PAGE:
Following the PMC Bank scam, policyholders are also worried about their investments in insurance companies. However, the Insurance Act provides several safeguards for policyholders
Last year, a major scandal regarding financial irregularities involving Rs 13,800 crore by way of issue of fake bank guarantees by the managers of a large public sector bank (PSB) was reported. This affected the reputation of all PSBs in India. The non-performing assets (NPAs) of PSBs together rose to Rs 8.06 lakh crore as on March 2019 from Rs 1.30 lakh crore in March 2014. Banks such as IDBI Bank, Lakshmi Vilas Bank, and in September 2019, Punjab & Maharashtra Co-operative Bank reported frauds in lending big amount to industrialists. All these have shattered the confidence of the public in the banking system of our country.
Many people must be worried about their investments or savings not only in banks but also in life insurance companies. Life insurance is treated as a safe instrument for long to very long term savings. Questions like “what if the insurance company too goes bankrupt? What if the insurer fails to honour a death claim?” haunt them. They are also keeping their fingers crossed regarding the receipt of maturity value in the future. It is necessary to inform the insuring public why they are not likely to face the same kind of predicament. The insurance regulator has prescribed strict norms for setting up an insurance company. One of the norms is to bring in the capital of minimum Rs 100 crore to launch business. During its operation, the insurer must provide for adequate reserve of fund vis-à-vis its liability as calculated by an actuary.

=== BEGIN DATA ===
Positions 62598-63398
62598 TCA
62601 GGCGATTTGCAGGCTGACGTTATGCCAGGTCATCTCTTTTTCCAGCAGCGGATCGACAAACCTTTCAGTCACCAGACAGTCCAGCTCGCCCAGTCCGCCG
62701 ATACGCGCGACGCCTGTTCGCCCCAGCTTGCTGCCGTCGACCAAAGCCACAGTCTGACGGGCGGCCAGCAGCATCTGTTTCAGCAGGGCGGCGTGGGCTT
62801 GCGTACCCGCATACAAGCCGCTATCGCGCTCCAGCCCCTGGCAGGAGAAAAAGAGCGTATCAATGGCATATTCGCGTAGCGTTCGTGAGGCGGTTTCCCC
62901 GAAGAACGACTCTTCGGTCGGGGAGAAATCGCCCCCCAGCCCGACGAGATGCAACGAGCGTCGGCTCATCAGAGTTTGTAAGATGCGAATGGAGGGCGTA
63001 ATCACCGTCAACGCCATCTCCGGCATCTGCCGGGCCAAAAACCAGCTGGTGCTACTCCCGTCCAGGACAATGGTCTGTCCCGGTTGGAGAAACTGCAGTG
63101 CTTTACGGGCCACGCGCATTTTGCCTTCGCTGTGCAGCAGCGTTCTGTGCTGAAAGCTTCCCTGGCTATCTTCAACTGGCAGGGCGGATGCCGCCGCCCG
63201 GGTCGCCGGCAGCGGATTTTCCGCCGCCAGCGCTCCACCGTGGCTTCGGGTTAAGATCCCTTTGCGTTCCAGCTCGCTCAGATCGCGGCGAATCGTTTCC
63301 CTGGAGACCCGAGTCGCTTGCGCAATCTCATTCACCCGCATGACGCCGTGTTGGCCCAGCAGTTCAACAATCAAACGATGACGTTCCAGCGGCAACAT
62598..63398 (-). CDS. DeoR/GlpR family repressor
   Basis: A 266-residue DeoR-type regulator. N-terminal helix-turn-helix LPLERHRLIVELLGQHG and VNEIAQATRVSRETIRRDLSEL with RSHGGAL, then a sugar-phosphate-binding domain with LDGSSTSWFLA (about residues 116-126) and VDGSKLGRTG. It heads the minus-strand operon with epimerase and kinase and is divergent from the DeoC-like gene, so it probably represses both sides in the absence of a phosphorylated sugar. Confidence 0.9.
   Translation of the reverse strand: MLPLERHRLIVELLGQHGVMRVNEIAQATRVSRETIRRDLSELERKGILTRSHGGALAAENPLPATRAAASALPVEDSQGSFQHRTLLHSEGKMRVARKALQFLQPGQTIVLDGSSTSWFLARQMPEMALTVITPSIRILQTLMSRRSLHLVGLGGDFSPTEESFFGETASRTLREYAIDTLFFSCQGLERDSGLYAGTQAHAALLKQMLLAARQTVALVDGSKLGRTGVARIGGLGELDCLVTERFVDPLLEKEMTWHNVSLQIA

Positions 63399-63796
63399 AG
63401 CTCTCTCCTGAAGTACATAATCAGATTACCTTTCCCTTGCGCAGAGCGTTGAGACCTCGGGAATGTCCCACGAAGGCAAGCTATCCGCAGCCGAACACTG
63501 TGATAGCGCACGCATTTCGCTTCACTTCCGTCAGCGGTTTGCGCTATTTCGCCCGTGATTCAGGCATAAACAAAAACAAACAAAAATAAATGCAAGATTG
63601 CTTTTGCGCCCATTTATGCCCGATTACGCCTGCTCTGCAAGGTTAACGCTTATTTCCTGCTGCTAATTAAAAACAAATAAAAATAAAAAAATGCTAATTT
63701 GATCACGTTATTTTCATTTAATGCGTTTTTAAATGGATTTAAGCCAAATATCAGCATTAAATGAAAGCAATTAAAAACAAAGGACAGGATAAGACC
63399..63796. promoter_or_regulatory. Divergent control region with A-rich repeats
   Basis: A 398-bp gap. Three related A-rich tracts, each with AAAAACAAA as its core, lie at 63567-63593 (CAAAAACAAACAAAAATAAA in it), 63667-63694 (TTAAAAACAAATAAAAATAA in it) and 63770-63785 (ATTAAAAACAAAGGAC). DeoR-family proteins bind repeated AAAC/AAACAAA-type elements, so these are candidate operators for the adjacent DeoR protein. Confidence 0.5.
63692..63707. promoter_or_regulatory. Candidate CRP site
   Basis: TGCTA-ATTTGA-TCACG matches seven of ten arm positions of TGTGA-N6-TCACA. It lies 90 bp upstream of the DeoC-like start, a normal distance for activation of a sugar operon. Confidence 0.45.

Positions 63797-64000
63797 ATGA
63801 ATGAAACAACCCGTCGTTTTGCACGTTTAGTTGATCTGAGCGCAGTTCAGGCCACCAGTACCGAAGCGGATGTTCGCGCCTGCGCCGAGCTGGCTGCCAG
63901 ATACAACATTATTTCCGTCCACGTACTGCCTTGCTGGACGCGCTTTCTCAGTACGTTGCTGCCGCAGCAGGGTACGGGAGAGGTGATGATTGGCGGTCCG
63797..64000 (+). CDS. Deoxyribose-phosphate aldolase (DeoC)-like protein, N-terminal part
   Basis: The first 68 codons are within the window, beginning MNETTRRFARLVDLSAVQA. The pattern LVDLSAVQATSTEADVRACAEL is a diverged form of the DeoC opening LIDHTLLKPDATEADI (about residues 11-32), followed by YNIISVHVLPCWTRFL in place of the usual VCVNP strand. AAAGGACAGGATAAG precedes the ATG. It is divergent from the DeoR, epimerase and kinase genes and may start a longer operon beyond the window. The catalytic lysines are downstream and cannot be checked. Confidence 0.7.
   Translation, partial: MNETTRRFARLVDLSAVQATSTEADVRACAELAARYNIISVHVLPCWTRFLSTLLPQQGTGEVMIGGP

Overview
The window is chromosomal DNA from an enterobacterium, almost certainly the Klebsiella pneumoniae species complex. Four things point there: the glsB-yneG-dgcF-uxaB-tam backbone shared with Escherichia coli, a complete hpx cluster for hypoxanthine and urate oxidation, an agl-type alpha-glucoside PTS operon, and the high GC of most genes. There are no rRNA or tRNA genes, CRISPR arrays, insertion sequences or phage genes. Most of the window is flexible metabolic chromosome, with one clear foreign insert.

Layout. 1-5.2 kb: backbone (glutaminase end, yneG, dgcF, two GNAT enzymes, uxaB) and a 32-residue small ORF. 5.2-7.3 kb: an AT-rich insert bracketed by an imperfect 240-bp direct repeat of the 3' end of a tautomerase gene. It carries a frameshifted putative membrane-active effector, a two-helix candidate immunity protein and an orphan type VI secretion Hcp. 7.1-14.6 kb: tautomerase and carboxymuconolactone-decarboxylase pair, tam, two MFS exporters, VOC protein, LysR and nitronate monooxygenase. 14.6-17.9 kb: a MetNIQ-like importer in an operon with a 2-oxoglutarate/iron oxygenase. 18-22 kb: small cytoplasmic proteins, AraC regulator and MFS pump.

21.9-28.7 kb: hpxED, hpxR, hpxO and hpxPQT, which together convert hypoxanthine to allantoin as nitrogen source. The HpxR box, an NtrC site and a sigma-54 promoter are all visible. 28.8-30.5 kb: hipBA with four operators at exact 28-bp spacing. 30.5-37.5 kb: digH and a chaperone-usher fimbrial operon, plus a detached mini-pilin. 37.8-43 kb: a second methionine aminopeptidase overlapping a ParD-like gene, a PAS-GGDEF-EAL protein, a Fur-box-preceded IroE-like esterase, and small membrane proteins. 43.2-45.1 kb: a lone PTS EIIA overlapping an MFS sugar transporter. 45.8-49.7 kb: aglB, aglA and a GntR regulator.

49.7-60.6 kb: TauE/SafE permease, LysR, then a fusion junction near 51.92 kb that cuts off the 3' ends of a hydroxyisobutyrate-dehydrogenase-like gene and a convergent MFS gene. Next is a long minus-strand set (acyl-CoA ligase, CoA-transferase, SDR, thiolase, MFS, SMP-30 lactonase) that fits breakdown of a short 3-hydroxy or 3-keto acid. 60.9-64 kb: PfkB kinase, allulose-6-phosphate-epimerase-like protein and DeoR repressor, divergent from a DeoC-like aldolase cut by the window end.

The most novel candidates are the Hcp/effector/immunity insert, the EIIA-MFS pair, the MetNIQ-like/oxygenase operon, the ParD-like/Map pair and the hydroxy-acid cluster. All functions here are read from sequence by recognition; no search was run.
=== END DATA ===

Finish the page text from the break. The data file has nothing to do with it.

The adequate reserve is defined as 50% more than the required amount for the assessed liability. If the available fund of the company falls short of this amount the promoters will have to infuse the required amount by way of additional capital before the close of the concerned financial year. Each product that the insurers want to sell is approved by the regulator and it monitors the profitability of the products. In case the regulator finds a product unprofitable for the insurers it directs the company to withdraw such products.
Insurers announce a reinsurance programme for every year which is approved by the board and submitted to the regulator. The reinsurance programme is a risk transfer mechanism to the financially very strong international reinsurers. This arrangement protects the insurers from very large and even unexpected losses because the reinsurers provide the fund for settling claims in such cases.
Failing of insurance company
There are instances of quite a good number of insurance companies failing every year even in developed markets. Since 2010, at least 10 insurers in the USA have gone bankrupt.
Like bankers, insurers too invest their fund for reasonable return on the corpus that they own from collection of premium. It is also used for meeting their liabilities as well as giving return to the policyholders. Even though the investment norms as prescribed by Irdai are very strict and the regulator demands regular reporting yet the possibility of mismanagement and fraud cannot be ruled out.
If such malaise affects the insurer there is a high probability of such insurers failing to carry on the business further. For such exigencies the Insurance Act provides merger of the failed insurance company with an on-going strong company. The policyholders will not be left to fend for themselves as it has happened with PMC bank customers who have been deserted to a completely helpless situation.
The writer is former MD & CEO, Star Union Dai-ichi Life Insurance